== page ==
Tuesday, January 24, 2012

Special delivery

True Blue Sam and his wife were busy last week making a care package for me.



Coffeebean Kentucky Coffeetree seeds arrived yesterday along with a few Smokey the Bear pocket calendars so I can keep track of my work. Looks like several dozen seeds and according to the USDA guide
In general, about 60 to 75 percent of the seed sown will produce plantable seedlings.
I'm not going to follow their row planting recommendation of "Sow 12 to 18 seeds per 0.3 linear meter of row and cover with about 2.5-cm of firm soil." (That's basically an inch apart if my metric conversion is right.)

Although I won't just toss these willy-nilly, I think planting about 10 yards apart should be good and then transplant in a year or two if necessary. If 75 percent grow into healthy trees, I should have a nice young forest in 15-20 years.

The plan so far is to have a section for hardwoods, another for nut bearing trees and a small orchard of sorts. White pine on the southern slope between where we plan to build the house and the pond. Hard and red maple to the south of our building site. Swamp white oak for the low spot beneath the pond and a few maybe nearer the pond itself. I've got some young cottonwoods that need a new location, too.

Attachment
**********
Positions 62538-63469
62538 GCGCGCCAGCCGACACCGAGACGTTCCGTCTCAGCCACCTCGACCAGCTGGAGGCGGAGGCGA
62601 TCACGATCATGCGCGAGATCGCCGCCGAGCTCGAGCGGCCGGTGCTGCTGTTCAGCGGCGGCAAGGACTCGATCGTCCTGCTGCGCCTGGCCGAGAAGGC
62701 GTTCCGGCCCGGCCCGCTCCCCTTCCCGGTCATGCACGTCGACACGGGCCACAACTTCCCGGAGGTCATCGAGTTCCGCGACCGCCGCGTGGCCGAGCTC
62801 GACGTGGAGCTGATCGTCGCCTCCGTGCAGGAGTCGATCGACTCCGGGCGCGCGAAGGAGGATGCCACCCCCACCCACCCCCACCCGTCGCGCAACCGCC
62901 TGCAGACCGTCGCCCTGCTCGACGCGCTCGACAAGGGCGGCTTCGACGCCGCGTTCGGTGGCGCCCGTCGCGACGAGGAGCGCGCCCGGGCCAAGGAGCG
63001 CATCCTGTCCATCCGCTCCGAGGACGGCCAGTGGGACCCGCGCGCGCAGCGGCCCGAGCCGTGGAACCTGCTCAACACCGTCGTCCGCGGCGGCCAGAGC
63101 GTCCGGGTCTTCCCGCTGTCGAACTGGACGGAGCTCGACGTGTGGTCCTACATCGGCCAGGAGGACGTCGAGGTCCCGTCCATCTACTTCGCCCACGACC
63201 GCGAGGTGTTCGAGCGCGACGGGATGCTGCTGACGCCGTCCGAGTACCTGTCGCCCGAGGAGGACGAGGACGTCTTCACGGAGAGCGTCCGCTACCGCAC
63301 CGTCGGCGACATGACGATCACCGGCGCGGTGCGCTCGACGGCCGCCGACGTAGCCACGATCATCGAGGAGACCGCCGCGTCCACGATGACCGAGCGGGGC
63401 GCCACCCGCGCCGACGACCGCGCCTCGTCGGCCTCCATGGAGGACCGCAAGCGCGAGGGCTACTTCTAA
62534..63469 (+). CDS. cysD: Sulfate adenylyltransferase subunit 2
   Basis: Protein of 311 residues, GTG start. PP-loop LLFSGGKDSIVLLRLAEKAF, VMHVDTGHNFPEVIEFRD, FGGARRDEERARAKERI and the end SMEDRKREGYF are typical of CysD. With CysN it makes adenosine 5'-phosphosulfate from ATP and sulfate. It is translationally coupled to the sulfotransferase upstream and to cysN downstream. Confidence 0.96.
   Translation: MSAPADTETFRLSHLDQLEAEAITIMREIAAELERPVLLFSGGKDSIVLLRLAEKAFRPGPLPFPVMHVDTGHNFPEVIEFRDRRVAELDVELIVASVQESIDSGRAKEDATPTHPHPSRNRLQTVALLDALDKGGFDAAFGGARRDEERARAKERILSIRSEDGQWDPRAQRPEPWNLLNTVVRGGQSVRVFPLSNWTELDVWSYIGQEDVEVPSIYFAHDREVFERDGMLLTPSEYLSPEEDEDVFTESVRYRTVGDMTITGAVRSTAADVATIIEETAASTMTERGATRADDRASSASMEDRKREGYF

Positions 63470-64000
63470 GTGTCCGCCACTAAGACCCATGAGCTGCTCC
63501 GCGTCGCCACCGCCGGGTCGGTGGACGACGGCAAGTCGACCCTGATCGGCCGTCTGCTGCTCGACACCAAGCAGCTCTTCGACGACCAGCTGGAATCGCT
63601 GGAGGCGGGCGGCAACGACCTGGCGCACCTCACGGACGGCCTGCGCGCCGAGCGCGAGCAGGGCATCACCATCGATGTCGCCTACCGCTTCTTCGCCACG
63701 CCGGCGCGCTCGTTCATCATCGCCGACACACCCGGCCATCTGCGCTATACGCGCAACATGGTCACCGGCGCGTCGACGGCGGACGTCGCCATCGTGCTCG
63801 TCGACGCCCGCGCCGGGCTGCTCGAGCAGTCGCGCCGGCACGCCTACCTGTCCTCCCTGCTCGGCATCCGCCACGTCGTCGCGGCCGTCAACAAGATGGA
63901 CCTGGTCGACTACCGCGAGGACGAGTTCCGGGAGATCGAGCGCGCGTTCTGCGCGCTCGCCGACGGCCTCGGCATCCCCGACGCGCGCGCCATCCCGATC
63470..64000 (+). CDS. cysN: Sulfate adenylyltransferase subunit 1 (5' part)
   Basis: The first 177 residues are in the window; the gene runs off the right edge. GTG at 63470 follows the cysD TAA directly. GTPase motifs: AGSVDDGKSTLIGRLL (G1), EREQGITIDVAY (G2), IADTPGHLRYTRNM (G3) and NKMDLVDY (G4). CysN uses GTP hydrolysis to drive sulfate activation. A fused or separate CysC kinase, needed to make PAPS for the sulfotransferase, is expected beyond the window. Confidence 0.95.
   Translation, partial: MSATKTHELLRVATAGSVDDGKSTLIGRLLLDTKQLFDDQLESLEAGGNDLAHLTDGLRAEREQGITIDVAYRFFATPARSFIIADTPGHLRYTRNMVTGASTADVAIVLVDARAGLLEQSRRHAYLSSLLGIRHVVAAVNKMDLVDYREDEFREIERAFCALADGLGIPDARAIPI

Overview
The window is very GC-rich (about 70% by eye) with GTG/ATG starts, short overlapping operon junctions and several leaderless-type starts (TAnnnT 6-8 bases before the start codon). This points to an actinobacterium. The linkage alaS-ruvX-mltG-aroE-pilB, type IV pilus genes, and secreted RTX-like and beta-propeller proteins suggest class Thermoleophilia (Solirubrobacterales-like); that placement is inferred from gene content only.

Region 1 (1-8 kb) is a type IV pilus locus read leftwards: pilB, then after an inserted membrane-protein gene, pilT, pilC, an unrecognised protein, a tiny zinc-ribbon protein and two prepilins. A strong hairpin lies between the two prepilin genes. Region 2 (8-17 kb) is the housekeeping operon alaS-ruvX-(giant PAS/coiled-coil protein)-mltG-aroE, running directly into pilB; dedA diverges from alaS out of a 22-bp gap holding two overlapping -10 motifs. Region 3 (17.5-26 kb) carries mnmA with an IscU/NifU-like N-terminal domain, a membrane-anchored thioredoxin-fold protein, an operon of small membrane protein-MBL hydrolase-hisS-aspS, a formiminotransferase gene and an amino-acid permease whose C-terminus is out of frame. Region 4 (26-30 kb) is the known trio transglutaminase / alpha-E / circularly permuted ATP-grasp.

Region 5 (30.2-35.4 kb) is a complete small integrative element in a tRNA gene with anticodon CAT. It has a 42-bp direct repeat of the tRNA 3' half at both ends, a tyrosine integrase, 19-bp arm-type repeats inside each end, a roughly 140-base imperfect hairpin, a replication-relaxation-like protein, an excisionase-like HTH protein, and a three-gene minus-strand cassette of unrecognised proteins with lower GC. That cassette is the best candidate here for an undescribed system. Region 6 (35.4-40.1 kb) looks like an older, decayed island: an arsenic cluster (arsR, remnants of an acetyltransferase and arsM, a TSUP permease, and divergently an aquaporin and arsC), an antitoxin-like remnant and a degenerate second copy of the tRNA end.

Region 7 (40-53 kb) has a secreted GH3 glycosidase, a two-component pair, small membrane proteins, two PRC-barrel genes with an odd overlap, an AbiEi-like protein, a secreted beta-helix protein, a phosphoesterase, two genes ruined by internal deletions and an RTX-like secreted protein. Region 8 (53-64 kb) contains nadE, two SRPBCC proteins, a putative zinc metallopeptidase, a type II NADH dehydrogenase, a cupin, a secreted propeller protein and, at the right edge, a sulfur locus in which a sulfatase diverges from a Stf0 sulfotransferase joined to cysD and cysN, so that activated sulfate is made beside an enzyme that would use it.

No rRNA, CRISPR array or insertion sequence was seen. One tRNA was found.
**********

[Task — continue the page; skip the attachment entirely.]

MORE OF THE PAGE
Shade, food, wind breaks, and maybe some income from the nut trees. And thanks to Sam and his wife, I should be able to cut some coffeebean lumber in 40+ years.

I keep saying that I bought 20 acres of work and I believe it to be so. It should be a busy year down at Camp Stranded with the reforestation efforts.

Thanks again, Sam. And pass along my appreciation to your wife.

2 comments:

TrueBlueSam said...

You are very welcome! Put your used soup cans in a fire so they will rust away, cut an X in the end, and push them down over seeds you have planted. Fold the points up to let the new seedling come out, and to keep curious squirrels from digging out your seeds.

This system is especially good for protecting walnuts, pecans, and acorns from marauding rodents, and it helps you spot your seedlings when they pop up.

Bawb said...

Sounds like fun, even though it is actually work. There's some kinds of work that simply are enjoyable.

Our twenty acres is mostly low sagebrush and wheat grass, though I've found a little prickly pear (tastes like cucumber). The ground is frozen here, but I figure in March I'll be a busy boy. I have plans for a 3-row shelter belt of Rocky Mtn juniper-Doug fir-juniper. Building natural stone (got plenty of 'em) retaining walls on the slopes around the house and I figure on low-growing creeping juniper there at the base for lil' critter cover. It's frequently very windy.

Meanwhile, Dad drives me crazy when he tells how he bulldozed this or that fenceline back on the family farm in Iowa.